The myth of autonomy fuels the fetish that imagines markets as some neutral, natural space where autonomous players freely negotiate over systemically unbound preferences, where all of the relevant information is found in outcomes, in which the government is a priori suspect, and in which morality and justice are imagined in an internal deontological meditation instead of enacted through institutional power.

This is the essence of neoliberalism, and it is the Nothing consuming the realm of possibility and imagination, replacing it with the pernicious lies and myths—autonomy among them—that render inconceivable radical economic, social, and political change. And this arealism is, in no small part, precisely the invisible but powerful force against which the law and political economy intellectual, social, and political project pits itself.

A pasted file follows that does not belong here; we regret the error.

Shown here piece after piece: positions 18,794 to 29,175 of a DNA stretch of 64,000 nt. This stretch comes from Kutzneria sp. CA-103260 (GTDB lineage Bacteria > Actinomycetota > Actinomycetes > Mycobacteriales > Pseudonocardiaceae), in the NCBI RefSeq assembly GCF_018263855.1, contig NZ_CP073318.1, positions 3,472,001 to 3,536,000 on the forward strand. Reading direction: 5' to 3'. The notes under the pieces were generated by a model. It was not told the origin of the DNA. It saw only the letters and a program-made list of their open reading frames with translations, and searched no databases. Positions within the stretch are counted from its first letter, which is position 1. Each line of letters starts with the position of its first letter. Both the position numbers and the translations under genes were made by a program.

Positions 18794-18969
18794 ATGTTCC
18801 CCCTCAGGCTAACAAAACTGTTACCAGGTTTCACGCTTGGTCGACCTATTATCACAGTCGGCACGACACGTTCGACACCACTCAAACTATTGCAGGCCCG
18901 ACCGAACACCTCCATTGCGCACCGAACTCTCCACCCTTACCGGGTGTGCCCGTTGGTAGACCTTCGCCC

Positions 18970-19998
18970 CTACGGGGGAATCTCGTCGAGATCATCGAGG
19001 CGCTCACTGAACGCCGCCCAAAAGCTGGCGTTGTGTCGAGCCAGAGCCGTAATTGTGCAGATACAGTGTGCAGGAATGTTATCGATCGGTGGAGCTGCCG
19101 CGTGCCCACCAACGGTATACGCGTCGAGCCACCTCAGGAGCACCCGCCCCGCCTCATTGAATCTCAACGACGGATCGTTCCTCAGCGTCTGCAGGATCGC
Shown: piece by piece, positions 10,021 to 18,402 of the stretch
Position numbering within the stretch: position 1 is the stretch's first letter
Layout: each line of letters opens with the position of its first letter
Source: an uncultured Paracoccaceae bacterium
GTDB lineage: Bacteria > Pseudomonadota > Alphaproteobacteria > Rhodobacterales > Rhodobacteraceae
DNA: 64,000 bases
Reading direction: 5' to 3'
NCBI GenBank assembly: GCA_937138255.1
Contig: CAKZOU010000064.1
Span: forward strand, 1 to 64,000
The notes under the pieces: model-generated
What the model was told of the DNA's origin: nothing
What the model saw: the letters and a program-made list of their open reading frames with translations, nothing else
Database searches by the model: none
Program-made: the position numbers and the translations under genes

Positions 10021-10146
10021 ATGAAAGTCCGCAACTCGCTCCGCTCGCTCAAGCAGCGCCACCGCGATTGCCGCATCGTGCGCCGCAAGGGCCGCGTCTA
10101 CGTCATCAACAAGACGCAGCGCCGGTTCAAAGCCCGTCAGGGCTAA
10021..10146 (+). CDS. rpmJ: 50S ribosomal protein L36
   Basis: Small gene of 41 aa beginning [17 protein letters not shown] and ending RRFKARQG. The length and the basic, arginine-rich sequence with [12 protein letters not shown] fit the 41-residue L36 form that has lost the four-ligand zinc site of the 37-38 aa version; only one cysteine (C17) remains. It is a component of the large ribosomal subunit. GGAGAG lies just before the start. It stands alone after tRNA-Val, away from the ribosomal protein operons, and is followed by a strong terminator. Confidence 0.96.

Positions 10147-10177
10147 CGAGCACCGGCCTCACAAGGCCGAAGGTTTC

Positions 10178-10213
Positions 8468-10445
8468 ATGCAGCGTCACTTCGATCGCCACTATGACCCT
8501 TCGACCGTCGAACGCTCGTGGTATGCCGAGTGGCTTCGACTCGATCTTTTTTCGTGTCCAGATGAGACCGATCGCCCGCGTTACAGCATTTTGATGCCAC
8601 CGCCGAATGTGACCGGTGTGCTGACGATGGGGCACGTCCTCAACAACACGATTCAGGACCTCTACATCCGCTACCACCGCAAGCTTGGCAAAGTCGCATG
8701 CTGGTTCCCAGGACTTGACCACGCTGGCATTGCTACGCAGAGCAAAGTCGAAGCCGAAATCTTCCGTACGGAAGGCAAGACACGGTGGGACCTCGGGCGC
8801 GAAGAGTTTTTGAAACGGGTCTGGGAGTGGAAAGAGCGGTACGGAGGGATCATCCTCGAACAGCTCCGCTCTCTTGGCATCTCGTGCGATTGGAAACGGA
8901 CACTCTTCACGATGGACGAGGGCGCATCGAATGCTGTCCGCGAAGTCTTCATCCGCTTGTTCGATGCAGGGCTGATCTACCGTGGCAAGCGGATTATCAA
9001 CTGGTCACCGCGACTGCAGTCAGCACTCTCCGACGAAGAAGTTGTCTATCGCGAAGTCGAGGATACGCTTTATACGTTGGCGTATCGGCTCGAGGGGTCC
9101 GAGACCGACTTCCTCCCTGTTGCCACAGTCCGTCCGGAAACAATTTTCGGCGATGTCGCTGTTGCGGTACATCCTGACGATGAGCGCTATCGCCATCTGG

I feel I should note that, even if autonomy were a compelling foundation for some part of the socio-legal economic order, it is a poor fit for property. Dagan claims “property law proactively empowers people.” What he should have said is that, properly understood, property law assigns power in relationships of inevitable interdependence. Joseph Singer clarified this idea in the U.S. property law curriculum when he explained, “property concerns legal relations among people regarding control and disposition of valued resources.” Sanjukta Paul recognizes this point when she hypothesizes property as little more than “coordination rights.” (Her elaboration of the idea of coordination rights is a banger.) Cheryl Harris advanced this position when she recognized that whiteness is property. Nestor Davidson nods to this when he describes property as communicating social hierarchy.